Trump Plaza was originally slated to be blown up on Jan. 29, shortly after Donald Trump’s controversy-plagued presidency comes to an end.
The controversy surrounding the demolition of the Trump Plaza Casino and Hotel in Atlantic City has surfaced. Currently owned by multibillionaire entrepreneur and Trump associate Carl Icahn, the property has been shut down since 2014.
Plans to blown up the building initiated after an Atlantic City order to bring down the property in Mar. 2020, and a plan was devised. As part of the plan, an auction would be held, benefiting the non-profit Boys & Girls Club of Atlantic City, and giving the highest bidder the opportunity to push the button to level Trump Plaza.
With the auction slated to end today, issues due to in-fighting have caused the auction to be canceled. New Jersey-based Bodnar’s Auctions was brought in by Atlantic City Mayor Marty Small to be in charge of the auction, working out a deal that would have all proceeds go to the Boys & Girls Club.
The event kicked-off in the middle of last month and was expected to be able to run its natural course, allowing it to end today. Icahn, or someone involved in his operation, however, caused a scene and forced the auction to be canceled.
Bodnar’s Auctions issued a statement, explaining the cancellation, stating, “Shortly after announcing the auction, the attorneys for IEP AC Plaza LLC, a subsidiary controlled by Icahn Enterprises, sent a letter stating that IEP AC Plaza LLC was not on board with the situation and would in no way participate or help facilitate, citing safety issues. After exhausting every avenue to bring the parties together to make this exciting event happen, we received the final decision from IEP AC Plaza LLC that we must cease and desist.”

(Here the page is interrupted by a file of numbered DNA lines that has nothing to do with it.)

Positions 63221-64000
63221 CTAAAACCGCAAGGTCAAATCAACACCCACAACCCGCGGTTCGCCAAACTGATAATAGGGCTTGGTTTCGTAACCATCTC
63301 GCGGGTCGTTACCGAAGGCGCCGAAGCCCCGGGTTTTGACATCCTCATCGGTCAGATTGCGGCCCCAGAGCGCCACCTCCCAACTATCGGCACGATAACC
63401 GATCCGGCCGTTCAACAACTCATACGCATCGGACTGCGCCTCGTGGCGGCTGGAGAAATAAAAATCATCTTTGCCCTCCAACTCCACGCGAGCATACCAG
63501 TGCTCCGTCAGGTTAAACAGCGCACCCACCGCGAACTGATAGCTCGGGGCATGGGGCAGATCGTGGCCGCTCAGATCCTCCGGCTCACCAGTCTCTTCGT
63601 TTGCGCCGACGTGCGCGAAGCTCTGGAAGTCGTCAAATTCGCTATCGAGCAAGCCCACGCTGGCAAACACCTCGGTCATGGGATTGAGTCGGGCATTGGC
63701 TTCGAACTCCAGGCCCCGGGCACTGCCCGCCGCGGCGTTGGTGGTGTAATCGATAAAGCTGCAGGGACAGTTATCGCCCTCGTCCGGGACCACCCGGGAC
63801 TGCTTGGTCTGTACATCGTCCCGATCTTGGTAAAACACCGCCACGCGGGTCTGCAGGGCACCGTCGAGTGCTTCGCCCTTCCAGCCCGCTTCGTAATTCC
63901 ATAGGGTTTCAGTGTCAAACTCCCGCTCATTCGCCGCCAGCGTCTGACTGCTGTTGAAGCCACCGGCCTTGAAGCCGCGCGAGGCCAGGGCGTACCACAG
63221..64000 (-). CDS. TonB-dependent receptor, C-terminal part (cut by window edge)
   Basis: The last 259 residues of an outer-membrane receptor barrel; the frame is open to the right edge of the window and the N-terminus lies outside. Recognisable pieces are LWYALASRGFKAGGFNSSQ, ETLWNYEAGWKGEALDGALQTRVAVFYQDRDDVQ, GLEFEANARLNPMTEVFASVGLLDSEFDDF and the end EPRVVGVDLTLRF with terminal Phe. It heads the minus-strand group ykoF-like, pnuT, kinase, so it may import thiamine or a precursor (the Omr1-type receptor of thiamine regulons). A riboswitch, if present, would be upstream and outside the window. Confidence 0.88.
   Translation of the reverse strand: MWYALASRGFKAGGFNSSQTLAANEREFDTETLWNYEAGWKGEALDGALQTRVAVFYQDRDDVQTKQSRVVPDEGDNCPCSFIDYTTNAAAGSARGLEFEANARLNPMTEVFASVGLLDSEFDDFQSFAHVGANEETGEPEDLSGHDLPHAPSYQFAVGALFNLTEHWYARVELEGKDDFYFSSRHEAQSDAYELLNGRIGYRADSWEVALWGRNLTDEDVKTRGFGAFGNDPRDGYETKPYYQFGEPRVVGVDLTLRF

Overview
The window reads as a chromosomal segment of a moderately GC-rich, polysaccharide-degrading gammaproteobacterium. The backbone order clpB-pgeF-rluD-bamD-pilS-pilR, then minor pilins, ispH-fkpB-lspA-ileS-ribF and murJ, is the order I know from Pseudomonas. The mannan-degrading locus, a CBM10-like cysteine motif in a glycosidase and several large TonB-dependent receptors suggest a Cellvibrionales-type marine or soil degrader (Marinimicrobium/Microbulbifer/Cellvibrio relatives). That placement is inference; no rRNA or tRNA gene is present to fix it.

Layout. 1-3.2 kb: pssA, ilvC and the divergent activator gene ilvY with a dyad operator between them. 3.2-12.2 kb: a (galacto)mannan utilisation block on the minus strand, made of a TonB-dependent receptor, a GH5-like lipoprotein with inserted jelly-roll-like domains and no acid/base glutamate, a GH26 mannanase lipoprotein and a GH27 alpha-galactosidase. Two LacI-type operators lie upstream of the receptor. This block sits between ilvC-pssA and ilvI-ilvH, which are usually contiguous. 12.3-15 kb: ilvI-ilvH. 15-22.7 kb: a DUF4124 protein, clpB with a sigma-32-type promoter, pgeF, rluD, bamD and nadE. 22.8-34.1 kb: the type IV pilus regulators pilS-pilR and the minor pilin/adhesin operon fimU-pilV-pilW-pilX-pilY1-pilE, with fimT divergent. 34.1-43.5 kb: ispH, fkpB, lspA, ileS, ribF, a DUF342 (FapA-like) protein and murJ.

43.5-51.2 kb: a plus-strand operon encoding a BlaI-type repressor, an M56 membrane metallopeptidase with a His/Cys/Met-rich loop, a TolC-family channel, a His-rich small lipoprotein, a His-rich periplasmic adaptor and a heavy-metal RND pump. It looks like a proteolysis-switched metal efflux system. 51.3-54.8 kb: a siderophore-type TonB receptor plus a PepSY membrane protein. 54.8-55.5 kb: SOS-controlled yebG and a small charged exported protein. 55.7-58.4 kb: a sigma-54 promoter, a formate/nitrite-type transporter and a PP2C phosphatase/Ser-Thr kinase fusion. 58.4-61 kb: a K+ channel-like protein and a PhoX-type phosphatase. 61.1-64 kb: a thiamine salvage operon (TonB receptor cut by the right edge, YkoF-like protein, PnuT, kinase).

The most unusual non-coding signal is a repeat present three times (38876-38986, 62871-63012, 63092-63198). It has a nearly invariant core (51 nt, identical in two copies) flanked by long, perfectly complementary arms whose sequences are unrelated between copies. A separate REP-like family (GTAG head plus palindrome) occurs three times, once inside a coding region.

It isn’t clear what kind of safety issues were likely to arise from pushing a button, but perhaps more details will be revealed soon. The auction had garnered noteworthy attention, with the highest bid coming in at $175,000. This did not coincide with the $1 million that had hoped to be raised, but it is still a considerable amount of money that would have gone to a worthy cause.
This leaves the Boys & Girls Club struggling to figure out how to make up the difference after an unpleasant 2020. “2020 hit the Boys and Girls Club hard, as most nonprofits will agree, and they are in desperate need of donations to keep their club open. The high bid was at $175,000, and that money would have greatly benefited the Boys & Girls Club at a time when it is needed most,” Bodnar’s Auctions added.